Why did Newcastle Brown Ale began moving away from TV advertising last year?
"We just realized it was like pissing into the Grand Canyon," said Ted Royer, chief creative officer for Droga5, New York, the brand's creative shop. The brand's budget "will never be big enough to compete with anybody on the national scale the way Bud Light and Coors and Miller [advertise]."
So Newcastle, beginning this year, has undertaken a digital-only strategy aimed at generating viral video hits timed around a few big occasions each year.
It started with a bang when the Heineken-owned brand ran a hilarious series of ads spoofing Super Bowl campaigns that included faux teaser ads with over-the-top explosions, sharks and Anna Kendrick. The spots got widespread attention, including recognition as the "Best Super Bowl Ambush" at Ad Age's Viral Video award show earlier this year.
For a follow-up, the British brew recently completed a Fourth of July campaign called "Independence Eve" that poked fun at the overt patriotic appeals by some American beer brands. "If We Won" videos imagined what life would be like if the Brits had won the Revolutionary War, and featured celebs like Stephen Merchant and Elizabeth Hurley. And just like the Super Bowl spoof ads, the campaign got attention, recently breaking into Ad Age's Viral Video chart.
What is Newcastle's secret to viral success? Ad Age recently caught up with Mr. Royer and Newcastle Brand Director Quinn Kilbury to get some tips:
Limit Paid Support at the Beginning
When Newcastle launched its first video for the Independence Eve campaign (featuring Mr. Merchant, below), the brand did not put any ad support behind it for the first day or so, mostly limiting outreach to PR activities.
Why? Mr. Kilbury said it's good to give videos "24 to 48 hours to breathe" before buying ads, especially if the goal is to start a conversation. He cited tracking numbers from Newcastle's Super Bowl campaign that suggested the brand health scores improved more after "an organic view versus a paid view." Plus, he said that when a video is distributed in a pre-roll ad, "it's an ad leading into a video, and it's very difficult to 'share' or even 'like' that."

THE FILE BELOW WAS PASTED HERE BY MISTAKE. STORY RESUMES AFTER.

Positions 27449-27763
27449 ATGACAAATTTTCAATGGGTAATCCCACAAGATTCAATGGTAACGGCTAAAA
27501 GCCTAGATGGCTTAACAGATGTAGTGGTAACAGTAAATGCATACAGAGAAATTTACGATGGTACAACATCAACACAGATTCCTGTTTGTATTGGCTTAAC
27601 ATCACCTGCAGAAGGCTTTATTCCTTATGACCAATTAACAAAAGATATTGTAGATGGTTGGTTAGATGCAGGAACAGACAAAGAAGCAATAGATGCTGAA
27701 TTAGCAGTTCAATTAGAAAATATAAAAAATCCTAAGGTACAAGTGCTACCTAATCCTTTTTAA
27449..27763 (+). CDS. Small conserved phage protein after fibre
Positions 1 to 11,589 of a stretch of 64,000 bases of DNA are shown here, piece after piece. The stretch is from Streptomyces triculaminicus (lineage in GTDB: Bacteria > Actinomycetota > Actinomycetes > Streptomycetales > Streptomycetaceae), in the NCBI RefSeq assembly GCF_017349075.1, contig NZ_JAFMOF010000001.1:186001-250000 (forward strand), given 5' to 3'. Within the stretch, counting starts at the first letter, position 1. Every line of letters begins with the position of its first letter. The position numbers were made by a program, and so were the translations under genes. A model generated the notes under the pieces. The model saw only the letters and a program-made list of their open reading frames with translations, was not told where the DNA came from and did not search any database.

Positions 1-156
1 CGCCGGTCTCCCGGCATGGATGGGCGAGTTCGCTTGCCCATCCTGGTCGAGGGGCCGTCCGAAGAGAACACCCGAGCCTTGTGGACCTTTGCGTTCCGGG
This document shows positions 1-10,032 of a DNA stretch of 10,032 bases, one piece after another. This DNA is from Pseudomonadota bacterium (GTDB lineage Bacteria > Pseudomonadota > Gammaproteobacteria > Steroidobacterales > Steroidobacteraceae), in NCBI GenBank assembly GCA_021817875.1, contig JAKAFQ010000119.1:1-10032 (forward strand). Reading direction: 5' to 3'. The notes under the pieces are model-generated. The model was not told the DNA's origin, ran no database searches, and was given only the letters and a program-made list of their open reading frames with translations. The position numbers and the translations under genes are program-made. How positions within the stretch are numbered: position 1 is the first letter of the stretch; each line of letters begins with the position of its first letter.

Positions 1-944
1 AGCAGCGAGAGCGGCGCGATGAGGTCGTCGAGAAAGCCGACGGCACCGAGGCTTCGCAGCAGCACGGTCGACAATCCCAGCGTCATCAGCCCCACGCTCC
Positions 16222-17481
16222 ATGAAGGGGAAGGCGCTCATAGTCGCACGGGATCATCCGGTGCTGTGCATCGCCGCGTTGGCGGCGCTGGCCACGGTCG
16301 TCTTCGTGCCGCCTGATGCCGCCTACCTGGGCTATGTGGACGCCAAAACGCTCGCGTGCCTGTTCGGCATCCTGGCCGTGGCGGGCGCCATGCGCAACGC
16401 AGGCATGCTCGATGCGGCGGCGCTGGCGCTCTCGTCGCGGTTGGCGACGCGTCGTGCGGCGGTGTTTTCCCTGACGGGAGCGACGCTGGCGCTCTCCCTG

$1.81B AT&T ad spending
Don't Add the Celebs Until You Have the Concept
Newcastle used celebrities in both campaigns. But "in both cases we built the campaign first and then brought in the [celebrities]," Mr. Kilbury said. "The right celebrity can draw eyeballs, but when they are driving the creative you end up just having a billboard almost. It's not interesting." Mr. Kilbury -- who admitted making this mistake earlier in his career (he has worked for PepsiCo and General Mills) -- said the problem is that "you try to fit the celebrities' tone, versus the brand idea."
But Give Your Talent Some Input
Still, Mr.Royer said Newcastle ensures celebrities get a chance to improvise and have input on the script. The brand also allows its stars to experiment with deliveries and styles they might not typically use. He referenced Zachary Quinto, an actor known for his role as the serious-minded Spock in "Star Trek" movies, who was able to test his comedic chops in the Fourth of July campaign.
By giving celebs this freedom, Newcastle usually can draw talent for a cheaper rate than normal. "We purposely aren't going to pay celebrities an exorbitant amount of money, because we don't want anybody to do it for the money," Mr. Kilbury said. "We want somebody who really likes the content, who really likes the idea ... and they are doing it because they want to do it, and they are having a good time."
Don't Be Afraid to Anger a Few People
While most people got the pretty obvious snark in the "Independence Eve" campaign, there were a few people who took it the wrong way. For instance, one YouTube commenter said that "this will surely bring down this trashy company for basically talking smack about how much better life would be driving on the wrong side of the road."
The negative reaction was expected -- and totally fine with Newcastle. The snark helps the brand reach its core target: people who are witty. It's part of the brand's strategy to build loyalty with its fans by overtly excluding others, Mr. Kilbury said. In other words, if some people feel like "I'm not going to drink a Newcastle, other people see them saying that and [say] I don't want to drink what he's drinking. So actually I feel better about my decision to buy a Newcastle because this guy will never touch one," he said.
The brand even prepared a non-apology apology for the people who were offended: